Screaming Frog vs Moz Crawl tool

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Before we get into this article I just want to thank Moz for allowing me onto the Beta for this new tool they have realised (ok it’s not a new tool, but more of a major upgrade and it does feel new). I had a great time chatting with one of their senior developers on the project and was on the call over an hour with him.

The review itself.

I have reviewed Screaming Frog before and I don’t want to repeat myself too much.

Screaming Frog

There is a free version of Screaming Frog, but at $149 per year, the paid version is worth the investment. It has gone up since the original article and I only found out a few weeks back when I went to renew.

Pro’s

  • No limit on the number of pages it can crawl. The only limitations are from the machine it’s running on.
  • The ability to check for broken external links.

Con’s

  • No schedule crawling.
  • Runs on your own server/machine.

Moz Crawl Feature

Like Deepcrawl, this is a web based application with a monthly fee (lowest is $99 a month) but it seems the majority of the industry pays for Moz, it’s not an additional expense.

Pro’s

  • Compares reports to previous crawls
    • Graphs previous errors
    • Total pages crawled
    • Change in number of errors
    • Filter by the most important errors and fix these first
  • Web based application so not machine dependent
  • Errors are linked to relevant resources on how to fix them for experts people in the industry. That said if you are using one of the other tools in the industry you can also find these great resources for free.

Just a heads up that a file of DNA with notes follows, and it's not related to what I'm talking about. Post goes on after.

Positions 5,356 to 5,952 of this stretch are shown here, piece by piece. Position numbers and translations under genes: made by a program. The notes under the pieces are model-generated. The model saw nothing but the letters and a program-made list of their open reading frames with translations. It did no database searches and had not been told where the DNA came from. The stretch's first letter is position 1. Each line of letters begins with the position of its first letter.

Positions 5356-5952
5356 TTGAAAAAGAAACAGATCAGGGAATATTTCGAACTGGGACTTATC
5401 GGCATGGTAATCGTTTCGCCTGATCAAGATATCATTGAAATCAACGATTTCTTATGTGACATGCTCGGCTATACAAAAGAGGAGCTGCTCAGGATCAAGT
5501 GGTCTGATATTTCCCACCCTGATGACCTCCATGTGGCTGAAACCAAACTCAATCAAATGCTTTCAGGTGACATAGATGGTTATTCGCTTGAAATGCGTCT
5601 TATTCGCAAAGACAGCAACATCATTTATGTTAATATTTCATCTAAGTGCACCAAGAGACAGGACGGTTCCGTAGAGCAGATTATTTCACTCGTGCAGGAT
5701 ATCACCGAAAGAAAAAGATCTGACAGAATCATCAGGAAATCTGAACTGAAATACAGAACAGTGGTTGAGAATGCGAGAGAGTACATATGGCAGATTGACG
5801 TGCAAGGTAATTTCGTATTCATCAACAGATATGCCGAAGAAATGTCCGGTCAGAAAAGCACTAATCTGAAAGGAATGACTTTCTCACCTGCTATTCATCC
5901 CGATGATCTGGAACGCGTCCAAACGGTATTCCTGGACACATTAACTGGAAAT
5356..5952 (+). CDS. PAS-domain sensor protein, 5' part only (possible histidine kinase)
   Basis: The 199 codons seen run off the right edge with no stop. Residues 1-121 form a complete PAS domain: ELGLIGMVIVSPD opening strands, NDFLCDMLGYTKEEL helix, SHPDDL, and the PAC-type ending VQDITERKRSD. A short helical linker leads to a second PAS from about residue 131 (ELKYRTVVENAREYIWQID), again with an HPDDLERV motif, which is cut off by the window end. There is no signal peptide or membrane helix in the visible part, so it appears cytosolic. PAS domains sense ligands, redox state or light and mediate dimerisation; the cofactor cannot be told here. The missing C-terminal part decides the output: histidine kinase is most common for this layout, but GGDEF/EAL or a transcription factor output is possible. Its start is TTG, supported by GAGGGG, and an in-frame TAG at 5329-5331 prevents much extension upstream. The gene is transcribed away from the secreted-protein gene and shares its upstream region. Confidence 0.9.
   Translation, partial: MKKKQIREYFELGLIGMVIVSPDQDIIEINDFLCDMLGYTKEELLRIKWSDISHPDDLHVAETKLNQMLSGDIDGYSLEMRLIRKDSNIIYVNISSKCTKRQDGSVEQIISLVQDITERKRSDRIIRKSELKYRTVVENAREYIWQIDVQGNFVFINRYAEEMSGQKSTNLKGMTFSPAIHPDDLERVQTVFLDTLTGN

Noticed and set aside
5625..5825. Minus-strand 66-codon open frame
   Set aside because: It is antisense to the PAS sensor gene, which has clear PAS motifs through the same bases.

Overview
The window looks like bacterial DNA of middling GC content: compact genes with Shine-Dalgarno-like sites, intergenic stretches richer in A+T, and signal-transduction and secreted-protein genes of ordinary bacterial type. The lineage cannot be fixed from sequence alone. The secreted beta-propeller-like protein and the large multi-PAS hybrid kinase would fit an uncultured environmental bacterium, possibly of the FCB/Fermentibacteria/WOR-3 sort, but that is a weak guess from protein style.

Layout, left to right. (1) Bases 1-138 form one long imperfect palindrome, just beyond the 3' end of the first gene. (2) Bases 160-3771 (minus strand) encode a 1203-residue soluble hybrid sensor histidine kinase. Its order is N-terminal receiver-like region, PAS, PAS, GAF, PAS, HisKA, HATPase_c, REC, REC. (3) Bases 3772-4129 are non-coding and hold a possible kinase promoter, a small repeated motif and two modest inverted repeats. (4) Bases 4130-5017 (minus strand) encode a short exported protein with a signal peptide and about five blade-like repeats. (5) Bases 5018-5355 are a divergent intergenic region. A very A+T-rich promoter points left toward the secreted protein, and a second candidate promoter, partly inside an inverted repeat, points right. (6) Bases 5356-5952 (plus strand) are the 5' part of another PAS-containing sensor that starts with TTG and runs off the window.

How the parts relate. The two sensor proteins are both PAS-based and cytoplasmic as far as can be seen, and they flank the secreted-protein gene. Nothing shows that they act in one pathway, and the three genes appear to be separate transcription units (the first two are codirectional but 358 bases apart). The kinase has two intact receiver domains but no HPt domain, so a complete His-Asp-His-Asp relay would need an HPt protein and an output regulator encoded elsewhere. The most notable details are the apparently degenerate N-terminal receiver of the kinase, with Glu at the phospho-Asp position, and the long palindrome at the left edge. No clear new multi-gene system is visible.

• You can see what type of errors you have by hovering over the graphs, so you can quickly estimate who needs to fix what

total numbers of errors identified during a crawl using Moz Crawl tool

Highlighted the different types of errors identified during a Moz Crawl

Con’s

  • You can’t control when the Crawl happens (I know it’s something I mentioned during my call with the team, so let’s hope Moz are working on it)
  • Limited Crawl budget depending on your plan

 

I do like the fact it’s not machine based, but the downside is if you just want to crawl a URL you can only crawl 3000 pages of a site and whilst for many sites this is ok, most of our clients have more than 3000 pages so not that helpful. That said if you have a campaign for each client that limit is much higher – but when we are researching potential clients or have hit our campaign limit it’s a bit frustrating to only be able to crawl 3,000 pages, which sounds a lot but isn’t for ecommerce or long established websites.

With having less control compared to DeepCrawl when I am crawling a website, this tool can’t replace Screaming Frog – it’s a great additional tool, but if you want an answer quickly then Screaming Frog is a must.

Relevant articles on Moz on how to fix errors in a crawl

Moz and DeepCrawl aren’t the only two crawling tools out there. Luckily for you, we have got access to two more and these will be reviewed soon. The first one of these is OnCrawl – for the full OnCrawl review check out the article.

 

 

 

 

 

 

By Andy Halliday

I am the Managing Director of Indago Media and have been in Digital Marketing since 2009. Initially in-house working for some of the UK's biggest brands, but now I run my own agency helping small business grow.

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